A Pair of Massive Tang Sancai Glazed Lokapalas

c.690 - 752

A Pair of Massive Tang Dynasty ‘Sancai’ Glazed Lokapalas, Probably from a Kiln in Henan or Shaanxi Province, c.690-752. These imposing partially glazed Mingqi pottery guardian figures look very dramatic and despite their function have an almost theatrical ferocity. They stand in dynamic poses with arms raised in threatening gestures, heavily armoured, with elaborate phoenix-crowned headgear and ferocious facial features, both are supported by a recumbent bull. Originally, they would have been holding weapons, probably made of metal or perhaps a combination of metal and wood. The lead-glazed is coloured in the ‘Sancai’ palette using different metals, in the unglazed areas remains of Cold-Painted (unfired pigment) are visible, especially on the faces. Due to their size, elaborate modelling and coloured glazes figures such as these would have been made for grand tombs commissioned by wealth and important patrons as part of a large retinue of figures and tomb objects.

With an Oxford Authentication Thermoluminescence Test Analysis Report C118b38 (on one figure). The report which accompanies these figures was carried out on January 22nd 2018 and gives a date of between 900 and 1500 years old. Three samples were taken A) back of the head. B) under rear of robe on left leg. C) into animal’s buttock. All three samples yielded a similar result, that means that not only were they of a consistent date but also the clay was consistent.

Condition
As with most large Tang pottery sculptures there is considerable damage. Both figures have been extensively restored, but there is not much missing and no repainting to the unglazed faces. The figures are in similar condition - the unglazed bird headress has parts re-attached, the birds head is restored. Both flaps of the headress restored. The head might be re-attached, the raised arm is restuck. Restoration to one shoulder, repainting to some of the armour where the torso has been restored due to a brake below the waist. Restored through the legs. Some restoration to the base.
Size
Approximately 98cm (38 1/2 inches)
Provenance
N/A
Stock number
1000
References
Two related Tang sancai pottery Lokapalas were unearthed from the tomb of Prince Zhanghuai in Qian county in 1971 see : National Treasure Collection of Rare Cultural relics of Shaanxi Province (mostly in Chinese. ISBN 7-5419-7421-8) page 230, plate on page 231. A Tang Lokapala of this type but of heavier build was exhibited at the Royal Academy in London, see : The Genius of China - An Exhibition of archaeological finds from the People's Republic of China (various authors, Times Newspapers 1973. ISBN 0-7230-0107-3) page 143, plate 297. A Tang Sansai Lokapala c.728. This figure is part of a group of thirteen tomb figures said to have come from the tomb of the general Liu Tingxun, who died in AD 728 and was buried at Luoyang. Now in the British Museum : see Tang and Liao Ceramics (William Watson, Thames and Hudson 1984) page 175, plate 198.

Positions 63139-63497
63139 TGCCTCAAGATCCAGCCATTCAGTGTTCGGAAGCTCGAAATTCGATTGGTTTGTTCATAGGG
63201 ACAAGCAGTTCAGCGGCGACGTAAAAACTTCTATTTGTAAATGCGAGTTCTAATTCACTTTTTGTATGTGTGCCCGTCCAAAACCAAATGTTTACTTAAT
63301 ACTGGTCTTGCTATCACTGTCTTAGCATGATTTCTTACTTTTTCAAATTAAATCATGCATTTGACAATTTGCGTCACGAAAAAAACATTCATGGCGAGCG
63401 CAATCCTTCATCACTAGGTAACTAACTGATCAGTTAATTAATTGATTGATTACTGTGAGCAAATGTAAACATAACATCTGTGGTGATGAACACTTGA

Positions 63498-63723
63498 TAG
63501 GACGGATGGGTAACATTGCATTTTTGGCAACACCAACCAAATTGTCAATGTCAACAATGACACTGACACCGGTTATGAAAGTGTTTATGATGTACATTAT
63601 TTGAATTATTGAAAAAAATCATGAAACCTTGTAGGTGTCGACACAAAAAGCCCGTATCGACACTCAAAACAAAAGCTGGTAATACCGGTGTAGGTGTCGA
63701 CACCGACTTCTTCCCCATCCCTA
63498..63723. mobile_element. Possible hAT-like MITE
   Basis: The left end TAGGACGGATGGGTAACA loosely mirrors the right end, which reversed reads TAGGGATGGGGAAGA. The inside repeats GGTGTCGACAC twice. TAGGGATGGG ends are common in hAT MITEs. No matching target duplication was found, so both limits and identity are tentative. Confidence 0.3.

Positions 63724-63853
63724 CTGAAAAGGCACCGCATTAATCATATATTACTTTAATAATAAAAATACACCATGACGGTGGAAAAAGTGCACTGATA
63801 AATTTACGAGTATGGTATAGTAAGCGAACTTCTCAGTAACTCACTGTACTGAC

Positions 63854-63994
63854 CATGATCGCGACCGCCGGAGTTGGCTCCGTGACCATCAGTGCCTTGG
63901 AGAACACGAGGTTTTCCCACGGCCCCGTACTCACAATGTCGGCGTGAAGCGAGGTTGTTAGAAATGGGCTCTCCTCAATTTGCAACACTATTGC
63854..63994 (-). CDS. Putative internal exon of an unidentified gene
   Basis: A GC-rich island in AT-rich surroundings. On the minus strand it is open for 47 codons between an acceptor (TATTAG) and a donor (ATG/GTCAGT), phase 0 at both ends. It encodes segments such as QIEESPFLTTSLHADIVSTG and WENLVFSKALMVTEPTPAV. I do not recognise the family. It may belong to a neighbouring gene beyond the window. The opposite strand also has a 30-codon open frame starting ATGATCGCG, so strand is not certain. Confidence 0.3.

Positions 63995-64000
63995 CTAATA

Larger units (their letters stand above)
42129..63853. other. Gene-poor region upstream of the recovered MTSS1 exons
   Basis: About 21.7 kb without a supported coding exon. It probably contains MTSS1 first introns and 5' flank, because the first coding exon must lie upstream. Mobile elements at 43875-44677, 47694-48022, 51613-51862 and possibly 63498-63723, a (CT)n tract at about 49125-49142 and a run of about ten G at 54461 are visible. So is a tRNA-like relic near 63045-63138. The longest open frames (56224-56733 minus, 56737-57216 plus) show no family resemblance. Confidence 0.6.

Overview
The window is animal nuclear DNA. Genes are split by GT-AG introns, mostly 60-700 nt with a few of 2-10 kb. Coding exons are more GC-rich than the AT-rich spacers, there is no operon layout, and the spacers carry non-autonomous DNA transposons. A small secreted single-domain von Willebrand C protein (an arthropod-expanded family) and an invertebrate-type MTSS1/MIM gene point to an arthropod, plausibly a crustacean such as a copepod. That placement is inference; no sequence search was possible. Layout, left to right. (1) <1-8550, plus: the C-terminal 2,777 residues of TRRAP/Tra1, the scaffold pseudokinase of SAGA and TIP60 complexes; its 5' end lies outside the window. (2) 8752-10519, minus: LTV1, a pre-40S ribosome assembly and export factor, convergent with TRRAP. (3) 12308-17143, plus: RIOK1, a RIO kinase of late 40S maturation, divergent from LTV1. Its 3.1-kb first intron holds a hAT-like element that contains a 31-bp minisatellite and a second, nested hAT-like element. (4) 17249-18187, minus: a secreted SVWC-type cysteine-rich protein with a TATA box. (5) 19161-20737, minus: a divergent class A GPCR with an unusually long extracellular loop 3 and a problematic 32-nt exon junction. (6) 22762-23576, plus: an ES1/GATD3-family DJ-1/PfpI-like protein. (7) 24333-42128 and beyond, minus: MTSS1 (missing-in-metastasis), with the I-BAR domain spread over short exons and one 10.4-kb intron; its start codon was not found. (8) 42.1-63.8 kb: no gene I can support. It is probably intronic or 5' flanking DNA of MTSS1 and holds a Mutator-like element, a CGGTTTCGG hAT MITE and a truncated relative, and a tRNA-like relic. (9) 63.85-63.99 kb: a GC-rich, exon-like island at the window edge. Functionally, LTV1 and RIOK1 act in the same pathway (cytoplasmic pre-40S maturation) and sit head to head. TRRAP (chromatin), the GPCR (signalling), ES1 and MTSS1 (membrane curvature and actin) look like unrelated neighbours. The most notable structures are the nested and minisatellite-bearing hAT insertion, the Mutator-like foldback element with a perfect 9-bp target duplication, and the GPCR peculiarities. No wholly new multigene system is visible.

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Information

Lokapala :

In Buddhism, Lokapāla refers to the Four Heavenly Kings, and to other protector spirits. To provide the best protection for the deceased, these guardians represent the most powerful military figures known to the Tang Chinese, namely, the very foreigners they so often fought in battle. While the presence of foreign warriors as guardians in Tang tombs was common, these figures also exhibit elements from another tradition: Buddhism. Powerful sculptures of exactly this type in stone and wood are found in Buddhist temples throughout Central Asia, China, and the rest of East Asia, where they served as directional guardians or heavenly kings. The tradition of stomping on demons or beasts is borrowed from Buddhism. Indeed, these ceramic guardians are often called lokapalas, as are the Buddhist examples. The fact that this pair is made of glazed pottery, however, indicates that they were meant for use in a tomb, not a Buddhist sanctuary.

Mingqi Pottery :
This piece is an example of Mingqi, objects made specifically for burial, to be taken with you to the afterlife. The `Terracotta Army` is the most famous example of this type of burial object. Mingqi objects represented people, houses, farms, granaries, livestock and indeed anything important from this world that would give you comfort and status in the next. The `Terracotta Army` were made life size and on a vast scale, reflecting the importance of the first emperor of China but most Mingqi objects were small models, far smaller than the object or indeed person they were meant to represent. Mingqi ceramics were not the only goods to appear in early Chinese tombs, objects that functioned were also buried, some of these had clearly been worn or even damaged, presumably these objects were prized possessions belonging to the deceased that might have been used on a daily basis.

Sancai Glaze :

The glaze of the Sancai pallet contains the oxides of various metals such as iron, zinc, copper, cobalt and manganese. In the firing these were transmuted into rich tones of yellow, green, brown and blue.

 

 

Comparable Examples

Tang Dynasty 'Sancai' Glazed Lokapalas, The Dallas Museum of Art.

 

A Tang Sansai Lokapala c.728. This figure is part of a group of thirteen tomb figures said to have come from the tomb of the general Liu Tingxun, who died in AD 728 and was buried at Luoyang. This group includes two earth spirits, two 'lokapalas' (Buddhist guardian figures), two civil servants, two horses, two camels and three grooms. British Museum.